The Fountain of Arethusa, on the islet of Ortigia, which is the oldest part of

The Fountain of Arethusa, on the islet of Ortigia, which is the oldest part of Syracuse.

between Syracuse and the mother-city Corinth, never interrupted despite the dis- tance. The legend has it that Arethusa, to get away from the impetuous love of Alpheus, threw herself into the sea. The goddess Artemis, taking pity, transformed her into a spring which, disappearing under the ground in Greece, reappeared this side of the sea at Ortigia. Alpheus was changed into a river, but this was not enough to keep him away from his beloved nymph: his waters too crossed the sea, to burst out in a spring not far from the Fountain of Arethusa. Maniace Castle - Now incorporated in a barracks, it rises imposingly on the waterfront at Ortigia. It was built at the behest of Frederick II in about 1239. The castle, which blends military architecture with the elegance of a court, still preserves the external thir- teenth-century structure with a square layout, with massive corner towers. The entrance is decorated with a magnifi- cent marble portal in the Gothic style. The great fortress, whose name derives from “Eurvelos”, i.e. “nail with a broad base”, was protected to the west by three big moats, the third of which was connected to the whole defensive system, made up of an intricate maze of tunnels and passages with an overall length of 480 metres, and of five towers a full 15 metres high.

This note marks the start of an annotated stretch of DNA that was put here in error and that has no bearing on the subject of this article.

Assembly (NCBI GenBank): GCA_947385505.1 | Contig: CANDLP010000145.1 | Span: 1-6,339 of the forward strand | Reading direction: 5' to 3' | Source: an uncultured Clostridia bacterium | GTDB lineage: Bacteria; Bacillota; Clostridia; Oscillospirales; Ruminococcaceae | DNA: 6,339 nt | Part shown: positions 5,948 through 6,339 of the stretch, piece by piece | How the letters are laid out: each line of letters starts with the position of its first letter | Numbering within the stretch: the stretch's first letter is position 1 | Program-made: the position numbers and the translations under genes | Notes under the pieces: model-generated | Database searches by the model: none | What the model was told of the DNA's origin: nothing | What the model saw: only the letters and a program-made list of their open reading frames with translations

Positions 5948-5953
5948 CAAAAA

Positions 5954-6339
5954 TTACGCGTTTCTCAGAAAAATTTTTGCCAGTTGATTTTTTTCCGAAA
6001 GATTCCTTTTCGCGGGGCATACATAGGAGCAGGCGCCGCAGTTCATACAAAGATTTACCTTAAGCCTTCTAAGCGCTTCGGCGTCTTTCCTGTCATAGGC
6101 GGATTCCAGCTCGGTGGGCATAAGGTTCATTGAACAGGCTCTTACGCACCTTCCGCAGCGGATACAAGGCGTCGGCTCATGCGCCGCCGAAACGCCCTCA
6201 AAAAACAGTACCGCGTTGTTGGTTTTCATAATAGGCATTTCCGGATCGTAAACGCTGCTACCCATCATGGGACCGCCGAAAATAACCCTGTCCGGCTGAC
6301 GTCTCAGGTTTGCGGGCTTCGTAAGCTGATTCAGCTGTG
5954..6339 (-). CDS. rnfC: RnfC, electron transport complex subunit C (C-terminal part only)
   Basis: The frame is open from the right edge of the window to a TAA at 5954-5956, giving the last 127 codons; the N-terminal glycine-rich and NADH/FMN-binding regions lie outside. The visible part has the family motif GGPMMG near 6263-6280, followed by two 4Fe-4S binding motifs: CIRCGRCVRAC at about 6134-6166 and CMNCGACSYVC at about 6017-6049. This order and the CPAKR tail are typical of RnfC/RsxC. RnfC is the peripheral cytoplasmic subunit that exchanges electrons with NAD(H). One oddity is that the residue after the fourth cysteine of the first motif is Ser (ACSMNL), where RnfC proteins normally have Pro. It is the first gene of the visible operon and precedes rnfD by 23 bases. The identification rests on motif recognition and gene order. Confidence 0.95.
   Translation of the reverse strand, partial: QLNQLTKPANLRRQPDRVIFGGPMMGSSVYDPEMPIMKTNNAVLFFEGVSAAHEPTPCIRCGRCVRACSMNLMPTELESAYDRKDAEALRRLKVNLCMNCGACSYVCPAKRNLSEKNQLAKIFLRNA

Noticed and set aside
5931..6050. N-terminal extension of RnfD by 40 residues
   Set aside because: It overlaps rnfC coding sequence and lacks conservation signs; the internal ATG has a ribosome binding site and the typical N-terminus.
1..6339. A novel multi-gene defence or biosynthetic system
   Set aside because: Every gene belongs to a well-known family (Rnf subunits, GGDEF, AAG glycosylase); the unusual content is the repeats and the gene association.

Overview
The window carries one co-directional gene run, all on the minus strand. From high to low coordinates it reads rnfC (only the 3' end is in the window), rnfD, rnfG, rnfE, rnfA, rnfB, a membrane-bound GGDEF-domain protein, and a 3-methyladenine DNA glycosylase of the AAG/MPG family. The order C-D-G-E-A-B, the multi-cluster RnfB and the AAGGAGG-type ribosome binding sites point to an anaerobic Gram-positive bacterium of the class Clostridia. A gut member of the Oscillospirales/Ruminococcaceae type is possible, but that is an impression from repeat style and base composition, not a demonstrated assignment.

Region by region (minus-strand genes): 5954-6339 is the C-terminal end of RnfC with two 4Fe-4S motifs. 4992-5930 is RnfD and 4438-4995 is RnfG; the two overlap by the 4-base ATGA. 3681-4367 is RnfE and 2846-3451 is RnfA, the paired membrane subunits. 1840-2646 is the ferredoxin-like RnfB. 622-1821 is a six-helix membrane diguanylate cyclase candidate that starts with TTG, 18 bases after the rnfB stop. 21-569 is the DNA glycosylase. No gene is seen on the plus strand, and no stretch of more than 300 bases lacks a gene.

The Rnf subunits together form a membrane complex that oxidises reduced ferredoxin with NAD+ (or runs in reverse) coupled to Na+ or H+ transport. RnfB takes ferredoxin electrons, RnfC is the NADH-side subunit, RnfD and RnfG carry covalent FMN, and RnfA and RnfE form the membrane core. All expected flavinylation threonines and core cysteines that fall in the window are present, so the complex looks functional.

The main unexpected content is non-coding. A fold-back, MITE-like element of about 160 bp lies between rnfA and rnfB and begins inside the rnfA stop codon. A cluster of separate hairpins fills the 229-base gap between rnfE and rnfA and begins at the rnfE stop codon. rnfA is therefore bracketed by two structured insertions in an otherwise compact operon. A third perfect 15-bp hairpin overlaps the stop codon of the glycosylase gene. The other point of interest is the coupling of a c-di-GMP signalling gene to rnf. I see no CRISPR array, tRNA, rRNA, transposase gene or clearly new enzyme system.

The Neapolis archaeological park The Latomie - These are the quarries from which the material was obtained which

was used to build up Syracuse. The most interesting one is the Paradise Latomia, immersed in a luxuriant garden. In it there is the so-called “Dionysius’ Ear”, a big artificial grotto in which there is an extraordinary acoustic effect of amplification. It is narrated that the tyrant, who gave the grotto its name, standing near an appropriate crack at the top of the cave, listened to every word, even whispered, of the prisoners in it. Not far away there is the appropriately named “rope makers’ cave”. Lastly, further on, there are the Intagliatella and Santa Venera Latomie, which are the smallest ones. Seven thousand people were put in the latomie to do forced labour - they were the sur- vivors of the enormous Athenian army defeat- ed by the Syracuse army in 413 B.C. It is nar- rated that some of them were freed simply because they knew Euripides’ verses by heart. Most of them perished miserably. The Greek Theatre - It is the most perfect example of theatre architecture that has come down to us and it was one of the biggest the- atres in the Greek world (diameter 138.6 m.). We have notices of it starting from the fifth century B.C., when Syracuse was already one of the most important cultural centres in the Mediterranean. However, the form in which we can admire it today is a later one and was probably done in the second century B.C. In the theatre, hewn out in the rock of the hill, the “premières” of tragedies and comedies by famous authors, like Aeschylus and